Did you Know?

It is the responsibility of the European Commission (EC) to ensure that EU Law is fully and correctly enforced in EU Member States. If it is found that a Member fails to do so the EC may take legal action by launching an Infringement Procedure.


EDC News: EU Law Enforced!!!

When a country joins the European Union it is under the condition that it accepts the acquis (the body of common rights and obligations that is binding on all the EU member states) and makes current and future EU law part of its own national legislation. One of the European Commission’s responsibilities, under the Article 226 within the Treaty Establishing the European Community, is to monitor and ensure that each Member State is meeting their primary responsibility for the correct and timely application of EU Treaties and legislation.

The European Commission will view a Member State in breach of its responsibility when a Member State:

Failure to reach an acceptable solution between the European Commission and the Member State, through a structural dialogue, the European Commission will open formal Infringement Proceedings. Below are the steps the European Commission follows to resolve the infringement of the Member State:

  • Letter of formal notice - national government has the opportunity to comment on non-compliance problem within 2 months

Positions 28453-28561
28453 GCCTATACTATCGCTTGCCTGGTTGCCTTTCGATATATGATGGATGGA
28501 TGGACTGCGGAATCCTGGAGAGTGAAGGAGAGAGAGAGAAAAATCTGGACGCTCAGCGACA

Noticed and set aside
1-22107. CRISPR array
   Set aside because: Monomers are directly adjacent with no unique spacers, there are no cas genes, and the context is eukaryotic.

• Reasoned opinion – In the case of no or unsatisfactory reply the Commission states reasons why it believes the Member State has breached EU law. The national government has 2 months or less to comply.

  • Referral to the Court of Justice – In the case of no or unsatisfactory reply the Commission asks Court to open litigation procedure. If a Member State fails to notify measures to implement a directive, Commission may at this stage ask Court of Justice to impose lump sum and/or penalty payment.

  • Judgment by Court of Justice - After an average of 2 years, Court decides whether the Member State has breached EU law. National Government is responsible to adapt its laws or practices and to resolve initial dispute as soon as possible.

  • Under Article 260 of the Treaty on the Functioning of the European Union (TFEU) and Article 106a of the Euratom Treaty, if a Member State has not taken the necessary measures to comply with a judgment of the Court of Justice, the Commission may refer the matter to the Court of Justice.

On a monthly basis, the European Commission produces a package of infringement decisions, whereby it is pursuing several legal actions against Member States for failing to comply properly with their obligations under EU law.

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